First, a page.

The Freeform hit Cruel Summer is one of the most talked-about shows of late, featuring queer representation while doing what many teen dramas never could: depicting real-life issues in a realistic light.
Set in the ‘90s, Cruel Summer follows Jeanette Turner (Chiara Aurelia) and Kate Wallis (Olivia Holt) over the course of three years.
(Major spoilers ahead.)
When Kate goes missing, Jeanette takes over her life.
But everything turns upside when Kate is found and accuses Jeanette of knowing where she had been.
While the premise may seem outlandish, Cruel Summer explores grooming, trauma, domestic violence, and a plenty of other issues over its nine episodes.
Not only are these issues explored in serious tones, content warnings and hotlines are included when necessary.
The show’s queer representation is and isn’t complicated.
Representation doesn’t need to be wrapped in a pretty bow – it doesn’t need to be anything other than not disturbingly problematic, and Cruel Summer thankfully doesn’t venture into that territory.
The characters first made explicitly queer are Vincent (Allius Barnes) and Ben (Nathaniel Ashton).
Vincent is one of the only Black characters on the show and without a doubt one of the best characters overall, while Ben could be dismissed as a white cishet jock.
Interracial queer relationships aren’t earth-shattering, but queer characters in Texas in the ‘90s are.
To have neither of them experiencing religious dilemma or extreme self-hatred is surprising.
Their relationship feels natural, not forced, especially during the third episode (‘Off with a Bang’) that shows they’re secretly dating.
They go to a queer gathering and slow dance to ‘Fade into You’ by Mazzy Star (one of the dreamiest ‘90s songs).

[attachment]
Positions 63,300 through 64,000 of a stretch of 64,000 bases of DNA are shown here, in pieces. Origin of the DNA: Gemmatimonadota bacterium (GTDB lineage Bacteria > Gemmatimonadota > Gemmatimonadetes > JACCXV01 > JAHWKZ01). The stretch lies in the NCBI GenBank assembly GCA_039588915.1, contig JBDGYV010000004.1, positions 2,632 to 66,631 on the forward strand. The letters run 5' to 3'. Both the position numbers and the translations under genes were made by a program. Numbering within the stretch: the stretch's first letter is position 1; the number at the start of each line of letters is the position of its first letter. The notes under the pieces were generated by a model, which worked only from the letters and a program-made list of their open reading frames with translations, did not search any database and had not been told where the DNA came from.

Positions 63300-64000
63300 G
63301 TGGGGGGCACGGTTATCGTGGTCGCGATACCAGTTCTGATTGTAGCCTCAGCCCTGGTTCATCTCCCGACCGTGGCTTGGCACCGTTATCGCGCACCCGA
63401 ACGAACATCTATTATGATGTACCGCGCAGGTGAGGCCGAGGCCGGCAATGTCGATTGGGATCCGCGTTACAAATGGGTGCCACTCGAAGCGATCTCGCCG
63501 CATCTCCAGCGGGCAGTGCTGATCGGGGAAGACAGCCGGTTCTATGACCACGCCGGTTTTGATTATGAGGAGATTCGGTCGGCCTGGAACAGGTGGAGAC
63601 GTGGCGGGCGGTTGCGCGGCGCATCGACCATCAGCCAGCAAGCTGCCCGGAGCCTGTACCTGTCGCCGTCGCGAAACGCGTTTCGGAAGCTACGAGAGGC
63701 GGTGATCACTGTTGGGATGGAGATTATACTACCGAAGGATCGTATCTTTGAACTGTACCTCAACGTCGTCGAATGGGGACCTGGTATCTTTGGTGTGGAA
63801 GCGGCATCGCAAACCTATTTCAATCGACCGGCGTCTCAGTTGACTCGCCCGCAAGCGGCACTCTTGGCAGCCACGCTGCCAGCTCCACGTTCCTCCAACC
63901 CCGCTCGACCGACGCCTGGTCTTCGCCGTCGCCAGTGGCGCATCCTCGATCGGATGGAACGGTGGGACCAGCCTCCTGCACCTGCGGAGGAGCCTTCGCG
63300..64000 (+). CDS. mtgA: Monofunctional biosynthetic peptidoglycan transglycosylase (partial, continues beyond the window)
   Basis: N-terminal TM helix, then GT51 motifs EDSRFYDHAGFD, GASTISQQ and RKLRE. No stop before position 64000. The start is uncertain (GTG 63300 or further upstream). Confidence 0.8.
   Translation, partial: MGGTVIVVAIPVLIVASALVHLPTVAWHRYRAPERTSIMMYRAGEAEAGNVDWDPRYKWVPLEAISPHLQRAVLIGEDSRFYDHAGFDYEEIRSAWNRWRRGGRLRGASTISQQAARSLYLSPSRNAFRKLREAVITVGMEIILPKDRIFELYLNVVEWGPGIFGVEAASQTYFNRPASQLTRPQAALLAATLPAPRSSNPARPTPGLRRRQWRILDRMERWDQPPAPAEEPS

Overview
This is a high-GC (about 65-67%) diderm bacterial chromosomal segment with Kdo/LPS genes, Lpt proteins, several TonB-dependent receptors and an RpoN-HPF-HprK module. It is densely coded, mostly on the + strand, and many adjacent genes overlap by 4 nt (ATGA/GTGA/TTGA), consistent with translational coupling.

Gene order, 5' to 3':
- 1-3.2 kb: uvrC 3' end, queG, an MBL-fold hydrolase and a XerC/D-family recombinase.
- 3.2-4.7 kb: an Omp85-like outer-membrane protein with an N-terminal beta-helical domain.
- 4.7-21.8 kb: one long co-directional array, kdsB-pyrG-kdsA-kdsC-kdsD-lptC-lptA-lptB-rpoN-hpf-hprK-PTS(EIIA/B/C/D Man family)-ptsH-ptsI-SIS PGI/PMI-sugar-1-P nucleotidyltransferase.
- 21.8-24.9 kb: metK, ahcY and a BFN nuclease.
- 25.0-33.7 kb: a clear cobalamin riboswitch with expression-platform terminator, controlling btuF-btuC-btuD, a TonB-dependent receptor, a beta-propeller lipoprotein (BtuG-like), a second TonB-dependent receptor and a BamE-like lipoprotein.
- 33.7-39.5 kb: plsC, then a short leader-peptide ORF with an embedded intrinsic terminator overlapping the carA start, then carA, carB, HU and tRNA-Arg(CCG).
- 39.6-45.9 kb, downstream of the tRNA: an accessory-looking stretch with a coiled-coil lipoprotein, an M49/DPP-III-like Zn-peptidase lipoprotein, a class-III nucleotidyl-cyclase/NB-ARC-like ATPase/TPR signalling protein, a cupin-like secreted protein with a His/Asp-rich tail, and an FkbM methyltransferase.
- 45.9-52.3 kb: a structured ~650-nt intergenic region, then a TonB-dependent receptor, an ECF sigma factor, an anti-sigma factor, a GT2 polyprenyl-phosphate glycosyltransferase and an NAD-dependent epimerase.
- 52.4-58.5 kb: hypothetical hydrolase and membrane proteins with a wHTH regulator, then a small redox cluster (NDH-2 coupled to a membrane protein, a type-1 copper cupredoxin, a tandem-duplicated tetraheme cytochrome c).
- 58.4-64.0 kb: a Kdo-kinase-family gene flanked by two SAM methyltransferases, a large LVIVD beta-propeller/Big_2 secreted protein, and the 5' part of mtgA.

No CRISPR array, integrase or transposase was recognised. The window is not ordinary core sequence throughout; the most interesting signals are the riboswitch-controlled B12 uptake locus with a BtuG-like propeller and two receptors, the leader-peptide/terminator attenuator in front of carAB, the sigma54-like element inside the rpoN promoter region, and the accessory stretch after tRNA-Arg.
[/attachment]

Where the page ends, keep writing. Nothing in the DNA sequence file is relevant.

Unfortunately, that relationship takes a nosedive because of a chain of events, leading to Vincent standing up for himself and vocalizing how he’s Black and gay in Texas.
He sets his fears aside to try to be there for Ben after his accident.
Comparing this relationship to the one shown in the finale, it’s roses and butterflies.
Fans clued right away into Kate and Mallory (Harley Quinn Smith) being attracted to each other.
Once they develop a friendship during 1994–1995, they are almost tied at the hip, with Mallory very protective of Kate.
But there’s something off about Mallory, and it’s later revealed she knew more than she let on.
Mallory wasn’t directly involved in Kate’s disappearance, but she didn’t piece everything together until after she was rescued, and she kept what she knew about what really happened to Kate a secret for her sake.
This unfortunate detail makes their relationship slightly problematic, mainly in the sense of their connection being built on deception, guilt, and lies.
Despite Kate’s disappointment in Mallory’s actions, she embraces her feelings, leading to them kissing after dancing outside together.
There’s no fault in their build-up as a relationship, but Mallory isn’t the greatest character overall.
It’s definitely good to note that Harley Quinn Smith is bisexual.
Cruel Summer’s inclusion of any queer representation at all, avoiding the route of being aggressively straight, sets it apart from television of the era it evokes.